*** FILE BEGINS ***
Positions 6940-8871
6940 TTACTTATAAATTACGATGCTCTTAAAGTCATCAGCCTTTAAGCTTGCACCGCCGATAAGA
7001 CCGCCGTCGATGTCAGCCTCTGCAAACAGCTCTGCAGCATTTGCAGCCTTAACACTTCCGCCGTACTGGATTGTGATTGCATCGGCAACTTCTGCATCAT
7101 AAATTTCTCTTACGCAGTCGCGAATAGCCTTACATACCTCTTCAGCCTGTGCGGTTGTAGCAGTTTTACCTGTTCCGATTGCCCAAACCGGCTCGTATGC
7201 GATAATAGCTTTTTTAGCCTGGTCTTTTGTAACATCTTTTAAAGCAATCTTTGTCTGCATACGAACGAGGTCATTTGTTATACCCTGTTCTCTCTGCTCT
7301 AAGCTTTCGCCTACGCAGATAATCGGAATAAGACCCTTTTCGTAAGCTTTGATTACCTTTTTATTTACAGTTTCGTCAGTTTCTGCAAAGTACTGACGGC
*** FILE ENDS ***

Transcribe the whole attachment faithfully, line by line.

Positions 6940-8871
6940 TTACTTATAAATTACGATGCTCTTAAAGTCATCAGCCTTTAAGCTTGCACCGCCGATAAGA
7001 CCGCCGTCGATGTCAGCCTCTGCAAACAGCTCTGCAGCATTTGCAGCCTTAACACTTCCGCCGTACTGGATTGTGATTGCATCGGCAACTTCTGCATCAT
7101 AAATTTCTCTTACGCAGTCGCGAATAGCCTTACATACCTCTTCAGCCTGTGCGGTTGTAGCAGTTTTACCTGTTCCGATTGCCCAAACCGGCTCGTATGC
7201 GATAATAGCTTTTTTAGCCTGGTCTTTTGTAACATCTTTTAAAGCAATCTTTGTCTGCATACGAACGAGGTCATTTGTTATACCCTGTTCTCTCTGCTCT
7301 AAGCTTTCGCCTACGCAGATAATCGGAATAAGACCCTTTTCGTAAGCTTTGATTACCTTTTTATTTACAGTTTCGTCAGTTTCTGCAAAGTACTGACGGC